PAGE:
Pet Therapy and Aging

Pet Therapy and Aging

Pet therapy, also known as animal-assisted therapy, is a form of therapy that involves a “guided interaction” with an animal in order to relieve stress and improve health.[1] Pet therapy usually involves spending time with dogs or cats, but other animals can be used (like horses, guinea pigs, etc.). Pet therapy, in a formal sense, is guided, administered, and monitored in a controlled setting. You can usually get referred to pet therapy locations by a medical professional, nursing homes, and the like. But the therapeutic benefits of pets are still possible within the household on a day to day basis. That is to say, if you own a pet, you can still benefit from the positive consequences of pet therapy in your own home.

As people age, they often encounter health problems that alter the previously normal aspects of their life. As a result, emotional and mental distress can be a common symptom among elderly individuals. Pet therapy is one way to help aging loved ones find happiness and emotional comfort. Consider these beneficial aspects of pet therapy:

(1) Increased levels of happiness and reduced stress: On average, interactions between humans and a well-trained animal are less stressful than certain human to human interactions. This is because certain social expectations disappear when you interact with an animal. For example, your cat or dog is not judging you for anything while you play with him or her. These low stress interactions can help aging loved ones reduce their levels of anxiety, depression, and stress while increasing their happiness levels.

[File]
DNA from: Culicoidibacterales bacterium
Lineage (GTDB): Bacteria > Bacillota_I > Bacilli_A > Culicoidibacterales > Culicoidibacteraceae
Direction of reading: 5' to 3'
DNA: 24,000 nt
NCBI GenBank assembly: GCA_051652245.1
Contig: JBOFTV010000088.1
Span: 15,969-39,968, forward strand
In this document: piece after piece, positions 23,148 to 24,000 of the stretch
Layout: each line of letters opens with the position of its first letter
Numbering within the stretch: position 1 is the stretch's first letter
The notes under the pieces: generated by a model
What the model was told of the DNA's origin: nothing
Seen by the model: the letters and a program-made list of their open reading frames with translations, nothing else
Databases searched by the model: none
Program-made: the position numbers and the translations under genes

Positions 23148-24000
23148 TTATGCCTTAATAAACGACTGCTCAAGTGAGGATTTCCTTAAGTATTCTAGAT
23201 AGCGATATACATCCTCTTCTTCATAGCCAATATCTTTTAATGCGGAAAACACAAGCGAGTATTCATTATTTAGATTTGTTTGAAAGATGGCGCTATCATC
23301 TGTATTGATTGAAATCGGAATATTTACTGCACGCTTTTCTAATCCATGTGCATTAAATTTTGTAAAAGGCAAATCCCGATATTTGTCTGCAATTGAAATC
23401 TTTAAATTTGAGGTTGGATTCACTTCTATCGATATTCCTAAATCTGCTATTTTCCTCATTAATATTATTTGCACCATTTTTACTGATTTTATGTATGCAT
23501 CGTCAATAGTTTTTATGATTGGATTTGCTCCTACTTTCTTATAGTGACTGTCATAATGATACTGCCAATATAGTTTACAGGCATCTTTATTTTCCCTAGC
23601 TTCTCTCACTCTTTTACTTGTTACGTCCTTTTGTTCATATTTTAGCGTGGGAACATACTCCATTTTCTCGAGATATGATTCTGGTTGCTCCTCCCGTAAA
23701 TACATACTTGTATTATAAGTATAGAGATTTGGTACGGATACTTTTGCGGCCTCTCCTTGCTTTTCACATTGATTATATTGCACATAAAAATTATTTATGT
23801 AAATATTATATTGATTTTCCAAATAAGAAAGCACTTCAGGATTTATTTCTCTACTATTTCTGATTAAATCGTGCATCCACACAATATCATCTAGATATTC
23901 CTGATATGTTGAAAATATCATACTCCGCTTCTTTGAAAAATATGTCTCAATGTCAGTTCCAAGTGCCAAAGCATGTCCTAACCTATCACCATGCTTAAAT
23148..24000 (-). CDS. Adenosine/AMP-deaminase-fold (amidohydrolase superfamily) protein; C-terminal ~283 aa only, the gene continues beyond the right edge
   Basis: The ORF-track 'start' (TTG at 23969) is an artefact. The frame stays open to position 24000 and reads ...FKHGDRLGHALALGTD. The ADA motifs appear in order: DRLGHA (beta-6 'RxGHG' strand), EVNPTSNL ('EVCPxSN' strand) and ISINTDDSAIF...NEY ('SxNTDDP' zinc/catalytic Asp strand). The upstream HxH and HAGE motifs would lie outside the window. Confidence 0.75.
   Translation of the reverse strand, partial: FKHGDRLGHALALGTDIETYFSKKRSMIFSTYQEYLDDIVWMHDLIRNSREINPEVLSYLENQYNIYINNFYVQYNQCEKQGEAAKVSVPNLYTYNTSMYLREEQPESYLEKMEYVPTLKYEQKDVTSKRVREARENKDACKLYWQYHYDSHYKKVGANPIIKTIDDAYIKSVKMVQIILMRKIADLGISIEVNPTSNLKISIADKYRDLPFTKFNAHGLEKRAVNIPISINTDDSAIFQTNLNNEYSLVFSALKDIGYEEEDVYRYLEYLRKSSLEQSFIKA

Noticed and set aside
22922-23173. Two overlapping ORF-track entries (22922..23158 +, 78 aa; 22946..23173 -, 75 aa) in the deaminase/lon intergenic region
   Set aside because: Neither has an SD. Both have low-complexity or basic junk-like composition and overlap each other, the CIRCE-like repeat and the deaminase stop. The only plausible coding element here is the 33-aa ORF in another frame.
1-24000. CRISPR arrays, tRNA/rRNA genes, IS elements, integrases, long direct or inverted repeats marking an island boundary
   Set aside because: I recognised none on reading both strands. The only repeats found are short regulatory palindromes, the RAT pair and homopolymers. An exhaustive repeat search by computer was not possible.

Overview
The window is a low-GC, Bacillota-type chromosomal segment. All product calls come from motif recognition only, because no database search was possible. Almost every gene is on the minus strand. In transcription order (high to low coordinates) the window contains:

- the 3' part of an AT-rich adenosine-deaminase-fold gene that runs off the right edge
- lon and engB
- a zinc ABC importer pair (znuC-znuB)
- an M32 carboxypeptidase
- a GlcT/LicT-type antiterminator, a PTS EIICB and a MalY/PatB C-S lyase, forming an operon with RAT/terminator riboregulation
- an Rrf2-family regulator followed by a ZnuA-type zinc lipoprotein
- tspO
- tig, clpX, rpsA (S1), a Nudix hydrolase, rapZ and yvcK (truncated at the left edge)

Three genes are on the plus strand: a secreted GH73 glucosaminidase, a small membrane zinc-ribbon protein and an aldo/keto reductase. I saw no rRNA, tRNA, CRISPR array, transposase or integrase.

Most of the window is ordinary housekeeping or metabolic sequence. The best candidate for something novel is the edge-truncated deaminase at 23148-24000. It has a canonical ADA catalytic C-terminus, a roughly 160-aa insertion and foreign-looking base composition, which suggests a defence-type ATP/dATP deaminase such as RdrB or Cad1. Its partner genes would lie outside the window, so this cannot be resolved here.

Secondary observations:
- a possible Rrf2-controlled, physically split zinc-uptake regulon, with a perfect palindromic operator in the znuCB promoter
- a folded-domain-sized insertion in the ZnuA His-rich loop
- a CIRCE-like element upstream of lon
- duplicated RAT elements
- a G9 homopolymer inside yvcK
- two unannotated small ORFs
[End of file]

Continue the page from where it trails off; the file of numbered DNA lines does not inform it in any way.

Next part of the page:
(2) Mental stimulation: Going to pet therapy can provide mental stimulation because of the multiple steps it takes to engage in pet therapy to begin with. For example, visiting a doctor, communicating with pet therapy specialists, and interacting with a pet all require different levels of cognitive energy and mental processing. Additionally, owning a pet can help one plan and think critically, since owning a pet usually forces people to think about how to best care for it, which takes planning skills. Aging individuals, like all people, can benefit from mental stimulation, especially those who are living with degenerative neurological disorders.

(3) Physical benefits: Pets can also help move your body in beneficial ways. For example, interacting with a pet indoors can encourage you to bend at the waist or kneel down when you go to pet your animal. Owning an active animal, like a dog, requires you to go out on frequent walks since going outside is when dogs need to use the bathroom and when they usually get beneficial exercise.

Most of all, owning a pet helps get rid of loneliness since an animal can provide you with additional company. This can especially be the case for those living in Assisted Living Facilities, since many people room by themselves. If you have any additional questions about how pet therapy can benefit you or an aging loved one, please call ElderCare at Home at 888-285-0093 or visit our website.

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